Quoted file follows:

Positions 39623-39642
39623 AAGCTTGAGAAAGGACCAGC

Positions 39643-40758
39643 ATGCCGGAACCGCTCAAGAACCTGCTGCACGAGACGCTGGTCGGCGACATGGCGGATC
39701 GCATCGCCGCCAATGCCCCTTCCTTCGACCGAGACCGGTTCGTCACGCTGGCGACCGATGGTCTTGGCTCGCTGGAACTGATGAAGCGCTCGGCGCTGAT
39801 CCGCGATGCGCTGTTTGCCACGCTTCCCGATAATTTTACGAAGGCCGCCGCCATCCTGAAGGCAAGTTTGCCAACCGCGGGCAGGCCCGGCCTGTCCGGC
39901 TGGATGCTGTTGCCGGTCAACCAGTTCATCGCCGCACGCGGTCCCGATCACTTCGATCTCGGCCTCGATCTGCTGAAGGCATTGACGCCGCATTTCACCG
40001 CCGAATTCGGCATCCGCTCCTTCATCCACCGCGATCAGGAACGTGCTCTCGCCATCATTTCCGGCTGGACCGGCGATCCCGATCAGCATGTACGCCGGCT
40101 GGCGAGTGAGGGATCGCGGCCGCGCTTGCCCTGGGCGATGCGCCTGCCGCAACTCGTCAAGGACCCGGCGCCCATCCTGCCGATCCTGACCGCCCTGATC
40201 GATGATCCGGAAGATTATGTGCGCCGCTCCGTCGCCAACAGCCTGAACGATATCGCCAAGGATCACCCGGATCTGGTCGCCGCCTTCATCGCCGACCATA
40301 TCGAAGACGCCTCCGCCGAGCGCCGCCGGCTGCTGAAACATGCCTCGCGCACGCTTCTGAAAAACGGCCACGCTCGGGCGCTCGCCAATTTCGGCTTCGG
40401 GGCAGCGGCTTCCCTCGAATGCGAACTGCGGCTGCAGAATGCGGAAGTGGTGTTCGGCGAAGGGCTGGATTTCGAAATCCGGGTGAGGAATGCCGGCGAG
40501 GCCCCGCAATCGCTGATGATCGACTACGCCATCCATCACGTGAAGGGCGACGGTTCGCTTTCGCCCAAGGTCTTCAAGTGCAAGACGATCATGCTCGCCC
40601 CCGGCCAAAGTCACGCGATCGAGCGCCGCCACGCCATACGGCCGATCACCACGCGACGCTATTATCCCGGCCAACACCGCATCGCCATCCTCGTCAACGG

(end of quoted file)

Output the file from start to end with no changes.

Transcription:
Positions 39623-39642
39623 AAGCTTGAGAAAGGACCAGC

Positions 39643-40758
39643 ATGCCGGAACCGCTCAAGAACCTGCTGCACGAGACGCTGGTCGGCGACATGGCGGATC
39701 GCATCGCCGCCAATGCCCCTTCCTTCGACCGAGACCGGTTCGTCACGCTGGCGACCGATGGTCTTGGCTCGCTGGAACTGATGAAGCGCTCGGCGCTGAT
39801 CCGCGATGCGCTGTTTGCCACGCTTCCCGATAATTTTACGAAGGCCGCCGCCATCCTGAAGGCAAGTTTGCCAACCGCGGGCAGGCCCGGCCTGTCCGGC
39901 TGGATGCTGTTGCCGGTCAACCAGTTCATCGCCGCACGCGGTCCCGATCACTTCGATCTCGGCCTCGATCTGCTGAAGGCATTGACGCCGCATTTCACCG
40001 CCGAATTCGGCATCCGCTCCTTCATCCACCGCGATCAGGAACGTGCTCTCGCCATCATTTCCGGCTGGACCGGCGATCCCGATCAGCATGTACGCCGGCT
40101 GGCGAGTGAGGGATCGCGGCCGCGCTTGCCCTGGGCGATGCGCCTGCCGCAACTCGTCAAGGACCCGGCGCCCATCCTGCCGATCCTGACCGCCCTGATC
40201 GATGATCCGGAAGATTATGTGCGCCGCTCCGTCGCCAACAGCCTGAACGATATCGCCAAGGATCACCCGGATCTGGTCGCCGCCTTCATCGCCGACCATA
40301 TCGAAGACGCCTCCGCCGAGCGCCGCCGGCTGCTGAAACATGCCTCGCGCACGCTTCTGAAAAACGGCCACGCTCGGGCGCTCGCCAATTTCGGCTTCGG
40401 GGCAGCGGCTTCCCTCGAATGCGAACTGCGGCTGCAGAATGCGGAAGTGGTGTTCGGCGAAGGGCTGGATTTCGAAATCCGGGTGAGGAATGCCGGCGAG
40501 GCCCCGCAATCGCTGATGATCGACTACGCCATCCATCACGTGAAGGGCGACGGTTCGCTTTCGCCCAAGGTCTTCAAGTGCAAGACGATCATGCTCGCCC
40601 CCGGCCAAAGTCACGCGATCGAGCGCCGCCACGCCATACGGCCGATCACCACGCGACGCTATTATCCCGGCCAACACCGCATCGCCATCCTCGTCAACGG